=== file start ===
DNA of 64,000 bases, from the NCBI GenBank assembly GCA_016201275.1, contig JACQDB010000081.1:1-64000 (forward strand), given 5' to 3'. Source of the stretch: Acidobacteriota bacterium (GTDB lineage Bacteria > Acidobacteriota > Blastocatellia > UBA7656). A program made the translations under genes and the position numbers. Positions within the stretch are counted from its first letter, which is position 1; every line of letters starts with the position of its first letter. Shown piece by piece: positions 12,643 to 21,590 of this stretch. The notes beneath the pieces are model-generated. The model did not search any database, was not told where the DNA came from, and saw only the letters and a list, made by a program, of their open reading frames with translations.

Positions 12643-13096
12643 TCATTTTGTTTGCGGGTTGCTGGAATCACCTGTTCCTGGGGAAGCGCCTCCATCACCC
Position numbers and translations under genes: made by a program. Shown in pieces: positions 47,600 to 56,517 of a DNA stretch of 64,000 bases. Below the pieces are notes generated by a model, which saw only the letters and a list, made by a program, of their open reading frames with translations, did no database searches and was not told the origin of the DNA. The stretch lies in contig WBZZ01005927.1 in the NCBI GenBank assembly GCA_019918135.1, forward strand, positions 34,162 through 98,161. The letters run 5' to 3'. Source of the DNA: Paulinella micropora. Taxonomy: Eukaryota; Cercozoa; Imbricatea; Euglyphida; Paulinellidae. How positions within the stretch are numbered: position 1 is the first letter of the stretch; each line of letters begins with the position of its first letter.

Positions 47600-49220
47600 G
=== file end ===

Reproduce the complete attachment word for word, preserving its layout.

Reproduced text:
DNA of 64,000 bases, from the NCBI GenBank assembly GCA_016201275.1, contig JACQDB010000081.1:1-64000 (forward strand), given 5' to 3'. Source of the stretch: Acidobacteriota bacterium (GTDB lineage Bacteria > Acidobacteriota > Blastocatellia > UBA7656). A program made the translations under genes and the position numbers. Positions within the stretch are counted from its first letter, which is position 1; every line of letters starts with the position of its first letter. Shown piece by piece: positions 12,643 to 21,590 of this stretch. The notes beneath the pieces are model-generated. The model did not search any database, was not told where the DNA came from, and saw only the letters and a list, made by a program, of their open reading frames with translations.

Positions 12643-13096
12643 TCATTTTGTTTGCGGGTTGCTGGAATCACCTGTTCCTGGGGAAGCGCCTCCATCACCC
Position numbers and translations under genes: made by a program. Shown in pieces: positions 47,600 to 56,517 of a DNA stretch of 64,000 bases. Below the pieces are notes generated by a model, which saw only the letters and a list, made by a program, of their open reading frames with translations, did no database searches and was not told the origin of the DNA. The stretch lies in contig WBZZ01005927.1 in the NCBI GenBank assembly GCA_019918135.1, forward strand, positions 34,162 through 98,161. The letters run 5' to 3'. Source of the DNA: Paulinella micropora. Taxonomy: Eukaryota; Cercozoa; Imbricatea; Euglyphida; Paulinellidae. How positions within the stretch are numbered: position 1 is the first letter of the stretch; each line of letters begins with the position of its first letter.

Positions 47600-49220
47600 G